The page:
ReplyDelete
  18. "As far as describing what I did as my dissertation: I would gladly do it, but I would have to provide a LOT of background information first! (As it is, it saddens me that my memory of my dissertation has faded somewhat over the years, and I don't have the time I would like to review it, and expand on it, more often.)"

    Uh...who asked you to describe your dissertation? Again, thanks smug STEM folks, for swooping in to tell us how not-bad things were for you. Makes the rest of us feel even more like dogshit.

    ReplyDelete
    Replies
    1. He did not say it was because of STEM. In fact here is his first paragraph..."I don't know if it was the department, or the subject matter (mathematics), or the fact that I participated in church (both by going to church every Sunday and by participating in various activities), but I didn't feel fantastically lonely while in Graduate School."

      These things could be just as true for humanities student. They aren't because he was in a STEM program. A humanity grad student can go to church and enjoy their subject matter. He lucked up with the good department because there are bad ones in STEM as well.

      Delete
  19. "Uh...who asked you to describe your dissertation? Again, thanks smug STEM folks, for swooping in to tell us how not-bad things were for you. Makes the rest of us feel even more like dog****."

    I thought I made it clear that my case wasn't about STEM, so much as my own personal experience--and ironically, I expected my declaration that my belief in God is what helped me through graduate school to be the controversial part of what I said!

    And I should make it clear that whatever lack of loneliness I had in graduate school, it wasn't enough to keep me in Academia!

    No one *here* has asked me to describe my dissertation, but I have been asked to describe it several times, and have only attempted to do so only half of those times. Even if someone *here* asked me to attempt to describe my dissertation, I wouldn't do it: this isn't the forum to do so, and I don't have the energy or the time, either.

    Having said all this, I haven't had much time to explore mathematics since I've graduated--I have to work for a living, and I don't use math at my current workplace (working as a computer programmer). In that sense, I suppose I'm *very* lonely: I want to pursue the subject I love, but I'm distanced from it--and any attempt to discuss my interests with friends and family tend to be met with glazed eyes, at best.

    There *ought* to be a place for people like me, or for Humanities junkies, who enjoy to explore their passions, but find they cannot do so in Academia. The trick is in finding those places, if they exist! (And I'm just as saddened to hear that the "cafe culture" described earlier doesn't seem to be as vibrant as it used to be, as I am, that I haven't been able to pursue my passion.)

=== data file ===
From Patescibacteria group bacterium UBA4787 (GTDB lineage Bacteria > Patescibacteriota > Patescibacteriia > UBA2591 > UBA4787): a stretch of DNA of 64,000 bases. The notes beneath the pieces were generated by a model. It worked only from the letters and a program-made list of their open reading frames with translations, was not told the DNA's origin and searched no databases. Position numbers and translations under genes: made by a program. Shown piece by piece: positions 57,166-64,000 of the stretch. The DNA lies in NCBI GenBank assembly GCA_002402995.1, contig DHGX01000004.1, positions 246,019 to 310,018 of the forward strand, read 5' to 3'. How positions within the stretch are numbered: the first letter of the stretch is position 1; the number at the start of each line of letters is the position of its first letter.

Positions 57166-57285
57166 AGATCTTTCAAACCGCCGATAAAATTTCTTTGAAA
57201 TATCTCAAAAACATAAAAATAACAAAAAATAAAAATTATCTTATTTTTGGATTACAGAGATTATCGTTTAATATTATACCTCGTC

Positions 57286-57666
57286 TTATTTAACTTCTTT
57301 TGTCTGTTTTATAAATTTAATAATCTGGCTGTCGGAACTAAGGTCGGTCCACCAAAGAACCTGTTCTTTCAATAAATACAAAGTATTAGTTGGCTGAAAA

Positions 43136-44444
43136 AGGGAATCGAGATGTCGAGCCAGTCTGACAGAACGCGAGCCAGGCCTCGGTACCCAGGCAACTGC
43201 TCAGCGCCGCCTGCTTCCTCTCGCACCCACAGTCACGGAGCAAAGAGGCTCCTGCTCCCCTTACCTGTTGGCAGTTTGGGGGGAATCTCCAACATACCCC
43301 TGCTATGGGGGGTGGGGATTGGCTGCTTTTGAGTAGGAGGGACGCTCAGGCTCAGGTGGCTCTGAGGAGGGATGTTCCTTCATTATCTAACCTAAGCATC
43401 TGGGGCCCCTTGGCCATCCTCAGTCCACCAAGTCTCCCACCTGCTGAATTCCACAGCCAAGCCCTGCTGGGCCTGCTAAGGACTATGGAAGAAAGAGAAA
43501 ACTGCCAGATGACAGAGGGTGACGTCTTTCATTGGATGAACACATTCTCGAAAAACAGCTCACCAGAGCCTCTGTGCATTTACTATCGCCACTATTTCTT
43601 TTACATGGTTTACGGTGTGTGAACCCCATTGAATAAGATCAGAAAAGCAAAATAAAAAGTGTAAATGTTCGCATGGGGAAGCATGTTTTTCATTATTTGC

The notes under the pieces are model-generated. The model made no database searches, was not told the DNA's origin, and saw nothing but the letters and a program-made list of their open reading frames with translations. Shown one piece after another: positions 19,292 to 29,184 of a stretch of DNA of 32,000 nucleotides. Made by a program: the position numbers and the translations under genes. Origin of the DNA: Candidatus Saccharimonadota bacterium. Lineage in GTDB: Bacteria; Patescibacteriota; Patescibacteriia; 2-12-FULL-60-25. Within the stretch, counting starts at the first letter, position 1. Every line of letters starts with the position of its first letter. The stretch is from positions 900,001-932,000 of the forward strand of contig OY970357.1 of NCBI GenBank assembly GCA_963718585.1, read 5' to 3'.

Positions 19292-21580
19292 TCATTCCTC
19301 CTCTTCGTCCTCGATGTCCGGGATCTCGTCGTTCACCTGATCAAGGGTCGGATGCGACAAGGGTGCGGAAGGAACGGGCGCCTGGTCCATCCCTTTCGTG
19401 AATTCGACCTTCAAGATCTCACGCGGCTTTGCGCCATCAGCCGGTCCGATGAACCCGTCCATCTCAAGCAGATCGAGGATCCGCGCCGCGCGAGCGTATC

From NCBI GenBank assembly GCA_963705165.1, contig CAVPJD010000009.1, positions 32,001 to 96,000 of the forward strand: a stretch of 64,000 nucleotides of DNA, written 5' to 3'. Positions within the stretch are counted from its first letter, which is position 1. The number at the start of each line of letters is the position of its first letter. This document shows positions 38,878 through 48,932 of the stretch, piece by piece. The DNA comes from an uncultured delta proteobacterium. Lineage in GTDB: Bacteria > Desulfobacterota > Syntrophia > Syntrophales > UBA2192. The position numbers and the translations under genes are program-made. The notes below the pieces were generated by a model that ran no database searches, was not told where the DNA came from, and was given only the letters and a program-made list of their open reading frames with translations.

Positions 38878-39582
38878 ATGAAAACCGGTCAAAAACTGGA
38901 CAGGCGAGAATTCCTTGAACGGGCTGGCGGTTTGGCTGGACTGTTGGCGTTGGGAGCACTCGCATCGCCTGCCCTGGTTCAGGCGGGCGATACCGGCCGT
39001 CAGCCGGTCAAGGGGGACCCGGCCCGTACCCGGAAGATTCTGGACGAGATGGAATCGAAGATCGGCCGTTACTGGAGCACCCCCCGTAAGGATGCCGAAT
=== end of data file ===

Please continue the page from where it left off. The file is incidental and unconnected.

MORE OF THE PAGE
I brought it up, because of Anonymous 10:33 said "After all, what do I know about _obscure topic x_ and what does anyone else know about my _obscure topic y_?" If mathematics is different, it's only because there's a clear structure of thought that makes it relatively "easy" to decide what needs to be described, to get the gist of a mathematical argument.

    From what I've read on this blog, that clarity doesn't seem to exist in the Humanities. What is worse, because the Humanities seem to focus on what other people have written about other works, it seems to suck the life out of the subjects that graduate students are supposed to be happy about!

    ReplyDelete
  20. What is it with these "Oh, you're a STEM, so you're so smug!" comments? When a Humanities person makes a comment that a reason doesn't apply to them, no one says to them "Stop being so smug!"

    I, for one, am here for a reason, and it's NOT because graduate school was all peaches and roses for me! I've continued reading this blog because it *resonates* with me: in many ways, this blog echos the problems I had to deal with; and in others, I see how the reason doesn't apply to me, but can see how the reason *could have*.

    That, and I like to compare and contrast personal experiences. If the STEM disciplines are different, then people ought to know how; if *individual experiences* are different, then people ought to know about those too!

    I suppose I'm also still here, because I find the train wreck we call "Higher Education" to be rather fascinating to watch. And it helps to dispel any thoughts of "Perhaps I should reconsider, and try to become a professor! Or at least an adjunct..." (Yes, I still get those thoughts every once in a while...)

    ReplyDelete
  21. Epsilon Given asked: What is it with these "Oh, you're a STEM, so you're so smug!" comments?

    I'm also STEM (you are an "M" and I am an "S").

    I think I can explain.